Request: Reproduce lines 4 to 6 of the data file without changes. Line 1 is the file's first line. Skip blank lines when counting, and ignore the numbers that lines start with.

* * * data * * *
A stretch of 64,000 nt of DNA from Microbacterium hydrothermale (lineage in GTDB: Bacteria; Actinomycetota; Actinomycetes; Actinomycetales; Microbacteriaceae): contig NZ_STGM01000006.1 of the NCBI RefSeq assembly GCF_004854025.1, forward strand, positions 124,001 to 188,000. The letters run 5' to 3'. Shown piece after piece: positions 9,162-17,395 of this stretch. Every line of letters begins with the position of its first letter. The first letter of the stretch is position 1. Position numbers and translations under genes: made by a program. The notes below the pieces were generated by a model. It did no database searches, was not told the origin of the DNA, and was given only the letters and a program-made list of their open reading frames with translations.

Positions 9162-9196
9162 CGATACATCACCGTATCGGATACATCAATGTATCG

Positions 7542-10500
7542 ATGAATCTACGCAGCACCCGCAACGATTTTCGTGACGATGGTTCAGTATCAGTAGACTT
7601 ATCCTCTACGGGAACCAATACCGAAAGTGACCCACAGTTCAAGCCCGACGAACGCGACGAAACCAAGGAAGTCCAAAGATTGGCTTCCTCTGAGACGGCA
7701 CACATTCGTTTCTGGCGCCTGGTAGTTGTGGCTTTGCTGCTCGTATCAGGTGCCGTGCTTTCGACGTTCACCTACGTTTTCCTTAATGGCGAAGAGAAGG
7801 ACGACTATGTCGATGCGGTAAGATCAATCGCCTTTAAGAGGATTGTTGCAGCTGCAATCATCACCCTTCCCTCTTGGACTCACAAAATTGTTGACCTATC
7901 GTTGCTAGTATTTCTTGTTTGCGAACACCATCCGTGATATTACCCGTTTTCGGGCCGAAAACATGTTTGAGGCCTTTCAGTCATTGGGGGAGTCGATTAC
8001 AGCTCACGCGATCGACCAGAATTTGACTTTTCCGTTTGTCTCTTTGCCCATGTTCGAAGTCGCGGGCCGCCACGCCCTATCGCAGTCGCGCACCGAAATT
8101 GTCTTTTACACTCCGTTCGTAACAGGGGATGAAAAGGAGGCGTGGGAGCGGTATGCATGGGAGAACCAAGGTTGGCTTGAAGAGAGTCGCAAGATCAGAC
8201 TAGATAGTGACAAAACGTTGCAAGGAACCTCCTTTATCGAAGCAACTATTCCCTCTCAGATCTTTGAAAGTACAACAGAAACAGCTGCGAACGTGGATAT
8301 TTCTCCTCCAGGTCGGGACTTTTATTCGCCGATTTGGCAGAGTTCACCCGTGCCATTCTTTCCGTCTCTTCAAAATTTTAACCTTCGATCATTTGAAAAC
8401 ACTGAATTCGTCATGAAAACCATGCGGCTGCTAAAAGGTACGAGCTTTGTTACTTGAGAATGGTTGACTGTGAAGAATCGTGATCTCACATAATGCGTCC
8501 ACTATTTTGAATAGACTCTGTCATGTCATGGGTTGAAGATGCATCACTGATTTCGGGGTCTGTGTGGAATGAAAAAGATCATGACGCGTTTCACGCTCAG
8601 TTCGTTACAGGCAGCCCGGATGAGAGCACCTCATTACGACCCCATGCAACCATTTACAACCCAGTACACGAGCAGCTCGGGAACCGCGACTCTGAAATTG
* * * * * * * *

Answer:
Positions 7542-10500
7542 ATGAATCTACGCAGCACCCGCAACGATTTTCGTGACGATGGTTCAGTATCAGTAGACTT
7601 ATCCTCTACGGGAACCAATACCGAAAGTGACCCACAGTTCAAGCCCGACGAACGCGACGAAACCAAGGAAGTCCAAAGATTGGCTTCCTCTGAGACGGCA